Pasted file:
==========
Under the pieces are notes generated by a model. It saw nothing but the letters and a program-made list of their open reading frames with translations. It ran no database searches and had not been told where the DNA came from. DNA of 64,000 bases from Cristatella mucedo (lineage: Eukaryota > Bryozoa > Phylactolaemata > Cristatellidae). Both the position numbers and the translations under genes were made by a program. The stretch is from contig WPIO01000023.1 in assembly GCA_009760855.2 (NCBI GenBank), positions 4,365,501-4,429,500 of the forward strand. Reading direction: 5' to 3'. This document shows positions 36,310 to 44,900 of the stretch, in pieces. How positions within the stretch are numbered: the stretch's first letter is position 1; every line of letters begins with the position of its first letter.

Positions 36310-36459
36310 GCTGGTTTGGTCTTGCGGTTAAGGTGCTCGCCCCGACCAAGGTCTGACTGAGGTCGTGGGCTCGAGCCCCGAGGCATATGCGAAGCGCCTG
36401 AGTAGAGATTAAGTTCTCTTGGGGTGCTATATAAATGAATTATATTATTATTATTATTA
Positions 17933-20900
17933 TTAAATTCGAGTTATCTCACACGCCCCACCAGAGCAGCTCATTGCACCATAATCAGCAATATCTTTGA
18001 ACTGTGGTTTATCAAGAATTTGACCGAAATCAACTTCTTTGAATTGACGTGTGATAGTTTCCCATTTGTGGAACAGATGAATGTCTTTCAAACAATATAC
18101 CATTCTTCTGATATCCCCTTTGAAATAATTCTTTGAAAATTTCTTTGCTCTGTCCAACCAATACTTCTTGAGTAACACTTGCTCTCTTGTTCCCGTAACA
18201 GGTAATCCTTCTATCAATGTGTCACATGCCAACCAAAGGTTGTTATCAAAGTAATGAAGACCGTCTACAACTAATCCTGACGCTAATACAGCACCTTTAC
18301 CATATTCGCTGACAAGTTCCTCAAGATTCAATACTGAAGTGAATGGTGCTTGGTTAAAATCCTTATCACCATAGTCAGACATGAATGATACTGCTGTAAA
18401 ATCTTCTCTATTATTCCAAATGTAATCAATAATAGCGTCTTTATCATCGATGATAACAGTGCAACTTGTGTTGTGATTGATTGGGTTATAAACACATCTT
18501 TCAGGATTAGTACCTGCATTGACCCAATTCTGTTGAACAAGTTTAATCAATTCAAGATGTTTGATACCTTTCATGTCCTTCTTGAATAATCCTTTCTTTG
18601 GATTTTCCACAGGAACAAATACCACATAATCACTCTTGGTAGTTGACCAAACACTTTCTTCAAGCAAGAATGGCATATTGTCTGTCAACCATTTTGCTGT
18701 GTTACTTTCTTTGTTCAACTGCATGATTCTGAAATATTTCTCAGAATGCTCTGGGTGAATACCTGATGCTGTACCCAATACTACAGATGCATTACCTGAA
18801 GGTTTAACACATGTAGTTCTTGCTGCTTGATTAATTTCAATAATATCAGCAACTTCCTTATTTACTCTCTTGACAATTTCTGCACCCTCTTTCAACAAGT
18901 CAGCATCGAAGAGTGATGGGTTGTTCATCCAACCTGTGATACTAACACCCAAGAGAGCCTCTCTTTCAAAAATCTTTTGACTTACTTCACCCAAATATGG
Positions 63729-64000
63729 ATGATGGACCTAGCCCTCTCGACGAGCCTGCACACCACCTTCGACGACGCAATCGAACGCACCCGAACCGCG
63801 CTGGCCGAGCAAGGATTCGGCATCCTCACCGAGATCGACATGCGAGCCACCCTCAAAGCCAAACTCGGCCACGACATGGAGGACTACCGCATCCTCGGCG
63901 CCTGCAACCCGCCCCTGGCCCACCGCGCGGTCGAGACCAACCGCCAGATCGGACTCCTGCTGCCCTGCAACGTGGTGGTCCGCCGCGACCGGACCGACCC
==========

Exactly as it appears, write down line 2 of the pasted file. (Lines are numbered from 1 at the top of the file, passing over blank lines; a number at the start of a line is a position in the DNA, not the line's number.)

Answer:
Positions 36310-36459